On Saturday, amid a global health crisis, the inaugural class of medical students graduated from the University of Texas Rio Grande Valley School of Medicine. There’s been a need for more doctors in South Texas for years, and with the pandemic, that need continues to grow.
UT Rio Grande Valley Graduates First Class Of Medical Students
These new doctors are determined to fill the health care gaps in South Texas – ones that existed even before the pandemic.
Dr. Veronica Treviño
“It’s taken 70-plus years to be able to have a medical school in the Valley. We’re making part of history with this school. … I grew up here; I was born and raised in the Valley and I had no idea the kinds of disparity. We’re talking muddy roads: these people, when it rains, they can’t leave their houses because there’s miles of mud. They don’t have access to clean water.”
Dr. Joy Alvarado
“My mom cannot wait to call me Dr. Joy. I am also a second lieutenant in the military, in the U.S. Army, and I will be promoted to captain as soon as residency starts. The medical field can be very sad, but having a doctor bring joy into a room … that’s exactly what people need. … Our school is next to many of these colonias, and our student team created a student-run clinic, a health clinic, in Peñitas, Texas.”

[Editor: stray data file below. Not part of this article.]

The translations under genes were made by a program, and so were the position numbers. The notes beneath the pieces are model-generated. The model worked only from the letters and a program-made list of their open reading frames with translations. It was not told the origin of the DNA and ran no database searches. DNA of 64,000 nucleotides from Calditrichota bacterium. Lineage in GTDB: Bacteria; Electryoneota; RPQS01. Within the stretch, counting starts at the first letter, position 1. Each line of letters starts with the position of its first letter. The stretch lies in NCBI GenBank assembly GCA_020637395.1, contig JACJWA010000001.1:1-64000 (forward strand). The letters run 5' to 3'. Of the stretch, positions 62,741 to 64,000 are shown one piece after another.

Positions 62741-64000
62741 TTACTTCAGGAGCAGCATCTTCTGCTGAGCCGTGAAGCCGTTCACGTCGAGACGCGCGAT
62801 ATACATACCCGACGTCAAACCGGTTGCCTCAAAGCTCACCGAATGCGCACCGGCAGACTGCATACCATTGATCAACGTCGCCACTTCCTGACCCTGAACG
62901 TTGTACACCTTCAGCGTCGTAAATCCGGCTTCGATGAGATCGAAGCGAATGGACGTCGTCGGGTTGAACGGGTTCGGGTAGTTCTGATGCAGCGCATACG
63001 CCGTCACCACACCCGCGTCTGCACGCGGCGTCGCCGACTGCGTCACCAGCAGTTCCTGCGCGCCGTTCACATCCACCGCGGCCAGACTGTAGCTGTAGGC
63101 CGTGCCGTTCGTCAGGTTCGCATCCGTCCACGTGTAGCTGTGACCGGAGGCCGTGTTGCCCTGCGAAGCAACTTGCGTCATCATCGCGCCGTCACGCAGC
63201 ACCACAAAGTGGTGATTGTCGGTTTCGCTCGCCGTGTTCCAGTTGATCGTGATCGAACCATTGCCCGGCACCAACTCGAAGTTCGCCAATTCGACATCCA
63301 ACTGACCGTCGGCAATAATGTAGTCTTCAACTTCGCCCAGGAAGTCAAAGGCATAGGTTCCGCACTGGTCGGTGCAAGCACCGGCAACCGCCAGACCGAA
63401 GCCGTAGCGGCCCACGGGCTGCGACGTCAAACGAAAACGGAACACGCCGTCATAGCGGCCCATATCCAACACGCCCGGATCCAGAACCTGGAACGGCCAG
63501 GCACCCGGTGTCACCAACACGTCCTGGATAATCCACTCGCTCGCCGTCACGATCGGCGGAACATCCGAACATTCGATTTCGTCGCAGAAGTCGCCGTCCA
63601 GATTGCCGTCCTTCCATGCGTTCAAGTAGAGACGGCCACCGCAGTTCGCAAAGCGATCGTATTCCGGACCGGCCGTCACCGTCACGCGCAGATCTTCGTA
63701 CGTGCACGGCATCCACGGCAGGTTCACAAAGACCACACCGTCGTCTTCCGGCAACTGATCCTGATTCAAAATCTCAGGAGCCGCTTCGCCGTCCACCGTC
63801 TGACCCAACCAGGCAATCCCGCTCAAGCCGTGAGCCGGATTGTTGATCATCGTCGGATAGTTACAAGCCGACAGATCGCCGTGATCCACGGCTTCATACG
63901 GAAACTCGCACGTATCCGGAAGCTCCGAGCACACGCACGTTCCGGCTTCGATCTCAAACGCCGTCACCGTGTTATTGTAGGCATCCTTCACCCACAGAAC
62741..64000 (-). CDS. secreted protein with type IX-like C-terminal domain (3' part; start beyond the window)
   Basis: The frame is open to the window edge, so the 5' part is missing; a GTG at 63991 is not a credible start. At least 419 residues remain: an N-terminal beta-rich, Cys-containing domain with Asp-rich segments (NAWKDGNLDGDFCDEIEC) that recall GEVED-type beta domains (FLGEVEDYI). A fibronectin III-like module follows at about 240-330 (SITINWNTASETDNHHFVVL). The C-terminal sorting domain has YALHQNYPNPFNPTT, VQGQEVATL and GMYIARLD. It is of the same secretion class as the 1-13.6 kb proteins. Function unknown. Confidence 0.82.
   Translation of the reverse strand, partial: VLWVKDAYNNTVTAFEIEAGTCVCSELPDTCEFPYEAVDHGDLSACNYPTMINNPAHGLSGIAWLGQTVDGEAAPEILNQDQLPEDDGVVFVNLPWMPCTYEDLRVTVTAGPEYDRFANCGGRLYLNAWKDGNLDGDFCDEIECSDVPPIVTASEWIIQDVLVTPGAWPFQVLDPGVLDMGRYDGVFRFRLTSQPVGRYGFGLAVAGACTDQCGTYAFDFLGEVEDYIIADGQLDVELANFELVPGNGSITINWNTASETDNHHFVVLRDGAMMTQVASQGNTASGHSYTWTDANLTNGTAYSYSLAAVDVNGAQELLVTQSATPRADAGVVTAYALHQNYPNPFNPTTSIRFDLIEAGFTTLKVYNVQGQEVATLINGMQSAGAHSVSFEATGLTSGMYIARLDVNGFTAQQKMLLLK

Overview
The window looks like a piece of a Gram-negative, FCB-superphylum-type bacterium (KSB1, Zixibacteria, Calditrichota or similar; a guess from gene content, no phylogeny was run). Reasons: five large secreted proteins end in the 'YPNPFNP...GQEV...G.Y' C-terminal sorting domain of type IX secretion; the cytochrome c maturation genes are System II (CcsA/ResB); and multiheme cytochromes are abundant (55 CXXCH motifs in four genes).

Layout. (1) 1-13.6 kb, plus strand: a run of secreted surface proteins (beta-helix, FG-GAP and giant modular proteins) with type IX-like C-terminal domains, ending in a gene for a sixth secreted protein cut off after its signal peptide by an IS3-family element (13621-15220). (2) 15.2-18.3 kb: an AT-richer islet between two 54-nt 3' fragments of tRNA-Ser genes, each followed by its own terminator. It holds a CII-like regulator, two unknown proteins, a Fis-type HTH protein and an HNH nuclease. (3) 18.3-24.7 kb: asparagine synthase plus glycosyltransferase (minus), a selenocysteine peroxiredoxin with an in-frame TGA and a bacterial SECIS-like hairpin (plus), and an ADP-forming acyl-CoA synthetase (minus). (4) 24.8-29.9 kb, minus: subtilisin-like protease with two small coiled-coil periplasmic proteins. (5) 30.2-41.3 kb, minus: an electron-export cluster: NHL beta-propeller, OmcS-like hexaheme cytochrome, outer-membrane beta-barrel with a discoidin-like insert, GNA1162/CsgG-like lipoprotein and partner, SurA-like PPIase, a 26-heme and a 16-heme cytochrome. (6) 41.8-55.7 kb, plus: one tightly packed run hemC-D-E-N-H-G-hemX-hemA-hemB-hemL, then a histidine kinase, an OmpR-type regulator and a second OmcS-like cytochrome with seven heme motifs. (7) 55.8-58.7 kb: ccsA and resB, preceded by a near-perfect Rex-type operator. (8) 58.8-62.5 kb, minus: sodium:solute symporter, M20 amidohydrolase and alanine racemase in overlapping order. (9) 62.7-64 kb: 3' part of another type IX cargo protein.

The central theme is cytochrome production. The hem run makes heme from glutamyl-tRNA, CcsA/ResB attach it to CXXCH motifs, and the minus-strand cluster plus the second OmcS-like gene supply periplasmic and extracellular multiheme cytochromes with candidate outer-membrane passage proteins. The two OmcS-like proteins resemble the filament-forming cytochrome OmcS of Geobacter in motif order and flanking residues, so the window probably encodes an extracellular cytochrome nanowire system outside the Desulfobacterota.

Dr. Ramiro Tovar III
“I always knew that I wanted to practice medicine here in the Valley. … I felt myself reach my limits and I felt myself go past it.”
Dr. Shawn Izadi
“It isn’t, I think, until lots of medical students really interact with their first true-life patient where they realize that this process is worth it, and there is a light at the end of the tunnel. … Am I scared? Absolutely. But am I enthusiastic, and am I excited to go and help these people that are already in the battlefront? One-hundred percent.”